On a claim being presented by the customer [yes, I did this], where the scanned price of a product at checkout is higher than the price displayed in the store or than advertised by the store [yes, this was the case], the lower price will be honoured [yes, the cashier honoured the lower price from the weekly flyer]; and

(a) if the correct price of the product is $10 or less [yes, it was less than $10], the retailer will give the product to the customer free of charge [DANNNNG this did not happen!  I know it’s $2.49 only which is something I can probably scrounge up from my couch, but I feel a bit duped]; or
(b) if the correct price of the product is higher than $10, the retailer will give the customer a discount of $10 off the correct price.

There is more fine print on the website.  If I bought multiples (in this case, I bought TWO bags of New York Cheddar Kettle Chips– one of which I am munching on right now as I write this post), then you only get the money off the ONE item, but you get the second item at the reduced/ correct price.

So I bought two bags of New York Kettle Chips scanned at $2.79 when they should have been $2.49, I should have gotten $2.49 taken off my bill and then just paid $2.49 for the two bags of chips.

I know it seems petty to write a blog post on the amount of $2.49 but I did buy some cans of tuna as well that were marked in the flyer and were scanned incorrectly.

Also, it happens on a regular basis (maybe another 3 times, I can’t keep track) at No Frills and I never got a chance to look into this Scanning Code of Practice a bit more closely.

Scanner Price Accuracy Voluntary Code

Scanner Price Accuracy Code Follow-Up

So I called and emailed No Frills customer service.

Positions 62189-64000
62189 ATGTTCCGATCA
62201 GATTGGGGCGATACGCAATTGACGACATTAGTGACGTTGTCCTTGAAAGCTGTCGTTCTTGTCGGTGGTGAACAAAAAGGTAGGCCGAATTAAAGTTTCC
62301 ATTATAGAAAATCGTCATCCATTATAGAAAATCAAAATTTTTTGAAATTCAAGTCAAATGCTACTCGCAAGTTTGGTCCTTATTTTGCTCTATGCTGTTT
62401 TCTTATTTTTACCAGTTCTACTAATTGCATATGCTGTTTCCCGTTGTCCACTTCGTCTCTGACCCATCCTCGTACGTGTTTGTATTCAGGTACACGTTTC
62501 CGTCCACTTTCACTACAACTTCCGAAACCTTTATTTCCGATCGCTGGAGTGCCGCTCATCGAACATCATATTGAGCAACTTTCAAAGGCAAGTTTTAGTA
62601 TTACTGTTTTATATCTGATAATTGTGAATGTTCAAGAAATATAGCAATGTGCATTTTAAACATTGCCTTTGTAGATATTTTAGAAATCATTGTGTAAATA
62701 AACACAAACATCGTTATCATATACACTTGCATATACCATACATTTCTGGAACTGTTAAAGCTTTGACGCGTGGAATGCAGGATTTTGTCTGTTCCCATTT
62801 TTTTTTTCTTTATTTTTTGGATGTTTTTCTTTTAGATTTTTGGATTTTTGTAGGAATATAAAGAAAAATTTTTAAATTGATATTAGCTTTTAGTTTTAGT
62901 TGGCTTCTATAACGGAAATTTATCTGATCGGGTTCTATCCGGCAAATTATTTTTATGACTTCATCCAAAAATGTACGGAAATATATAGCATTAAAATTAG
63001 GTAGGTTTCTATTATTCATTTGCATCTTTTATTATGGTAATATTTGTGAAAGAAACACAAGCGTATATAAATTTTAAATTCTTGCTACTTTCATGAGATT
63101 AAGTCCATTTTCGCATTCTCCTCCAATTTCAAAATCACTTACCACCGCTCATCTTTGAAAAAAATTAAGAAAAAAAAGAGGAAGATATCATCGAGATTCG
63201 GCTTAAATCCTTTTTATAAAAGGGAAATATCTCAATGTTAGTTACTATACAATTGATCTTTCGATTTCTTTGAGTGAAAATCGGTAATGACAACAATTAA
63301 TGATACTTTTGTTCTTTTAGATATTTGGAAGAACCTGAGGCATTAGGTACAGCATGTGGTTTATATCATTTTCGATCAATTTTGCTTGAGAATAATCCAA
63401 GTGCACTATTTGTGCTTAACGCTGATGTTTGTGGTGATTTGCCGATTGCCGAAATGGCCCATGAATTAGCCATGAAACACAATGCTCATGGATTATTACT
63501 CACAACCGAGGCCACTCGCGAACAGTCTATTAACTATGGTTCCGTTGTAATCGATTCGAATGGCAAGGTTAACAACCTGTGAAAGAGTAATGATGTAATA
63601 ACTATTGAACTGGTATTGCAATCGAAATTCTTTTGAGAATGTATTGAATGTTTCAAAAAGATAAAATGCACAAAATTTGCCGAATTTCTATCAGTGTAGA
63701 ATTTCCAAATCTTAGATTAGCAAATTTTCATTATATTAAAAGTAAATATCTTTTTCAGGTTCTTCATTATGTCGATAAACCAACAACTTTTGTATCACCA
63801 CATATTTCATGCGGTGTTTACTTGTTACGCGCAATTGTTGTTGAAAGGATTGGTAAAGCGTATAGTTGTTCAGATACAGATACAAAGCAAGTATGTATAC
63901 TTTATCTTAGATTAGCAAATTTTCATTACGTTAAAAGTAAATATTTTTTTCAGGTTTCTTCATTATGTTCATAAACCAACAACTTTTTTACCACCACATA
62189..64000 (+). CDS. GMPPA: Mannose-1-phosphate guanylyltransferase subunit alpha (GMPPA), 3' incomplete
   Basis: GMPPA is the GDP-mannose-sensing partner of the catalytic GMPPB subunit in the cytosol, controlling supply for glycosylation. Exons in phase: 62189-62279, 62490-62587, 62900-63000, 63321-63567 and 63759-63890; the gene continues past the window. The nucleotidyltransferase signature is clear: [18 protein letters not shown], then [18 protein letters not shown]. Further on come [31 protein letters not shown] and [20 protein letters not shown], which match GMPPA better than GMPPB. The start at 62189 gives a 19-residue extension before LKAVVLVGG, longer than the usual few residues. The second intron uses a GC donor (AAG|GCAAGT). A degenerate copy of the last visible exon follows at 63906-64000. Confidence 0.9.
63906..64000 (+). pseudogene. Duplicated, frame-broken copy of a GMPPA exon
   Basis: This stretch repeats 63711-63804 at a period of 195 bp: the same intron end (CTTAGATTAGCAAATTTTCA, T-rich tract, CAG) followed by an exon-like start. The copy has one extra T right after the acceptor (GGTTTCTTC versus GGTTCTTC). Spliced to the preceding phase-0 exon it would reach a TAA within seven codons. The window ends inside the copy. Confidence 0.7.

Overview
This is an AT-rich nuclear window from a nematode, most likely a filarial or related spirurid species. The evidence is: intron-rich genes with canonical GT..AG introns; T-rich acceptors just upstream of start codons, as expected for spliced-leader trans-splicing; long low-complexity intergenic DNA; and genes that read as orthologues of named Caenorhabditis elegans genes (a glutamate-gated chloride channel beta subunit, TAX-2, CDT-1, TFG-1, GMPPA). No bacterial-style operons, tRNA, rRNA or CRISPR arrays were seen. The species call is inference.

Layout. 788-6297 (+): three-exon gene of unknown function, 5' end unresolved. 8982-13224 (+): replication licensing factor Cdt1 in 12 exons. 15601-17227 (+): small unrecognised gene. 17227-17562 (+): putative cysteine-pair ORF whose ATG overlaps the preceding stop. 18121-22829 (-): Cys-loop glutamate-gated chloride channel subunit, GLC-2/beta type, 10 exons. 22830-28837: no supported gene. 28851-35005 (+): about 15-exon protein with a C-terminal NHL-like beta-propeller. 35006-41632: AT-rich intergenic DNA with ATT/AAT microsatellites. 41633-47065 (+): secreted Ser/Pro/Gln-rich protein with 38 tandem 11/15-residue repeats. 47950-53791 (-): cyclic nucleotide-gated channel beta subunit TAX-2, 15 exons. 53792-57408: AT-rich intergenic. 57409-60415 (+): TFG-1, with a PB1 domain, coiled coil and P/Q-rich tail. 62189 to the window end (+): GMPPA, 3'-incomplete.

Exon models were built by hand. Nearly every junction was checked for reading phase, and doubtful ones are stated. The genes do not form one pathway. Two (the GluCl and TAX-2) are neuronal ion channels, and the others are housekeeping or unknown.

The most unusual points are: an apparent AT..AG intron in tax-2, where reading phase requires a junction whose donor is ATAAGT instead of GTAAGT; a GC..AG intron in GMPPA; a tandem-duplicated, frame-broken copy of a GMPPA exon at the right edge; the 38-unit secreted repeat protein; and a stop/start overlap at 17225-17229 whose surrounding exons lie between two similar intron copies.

When I called the No Frills customer service representative said I was wrong and that I needed to wait until the bill was finalized before I could get the SCOP honoured.

Then they replied to my email (after I had called them after no response from email for about a week) and said that the SCOP should have been honoured and they gave me a $10 Loblaw’s gift card for my trouble (which was very nice of them).

To be safe, I also called the Retail Council of Canada to verify what the correct procedure should be (and to also file a complaint since when I called Loblaws they said the SCOP should not have been honoured).

What did the Retail Council of Canada say?  They said that the SCOP should have been honoured at the time of purchase and they would follow up with the parent company, Loblaws.

There we go!

Yes, I got a free $10 for my time and follow up with the Retail Council of Canada but MOST importantly……..

I was right.

via GIPHY

Retail Stores Participating in the Scanning Code of Practice

Do all stores in Canada participate in the Scanning Code of Practice?

The important thing to note is that not ALL Canadian stores participate in SCOP.

It is a voluntary program from the Canadian company.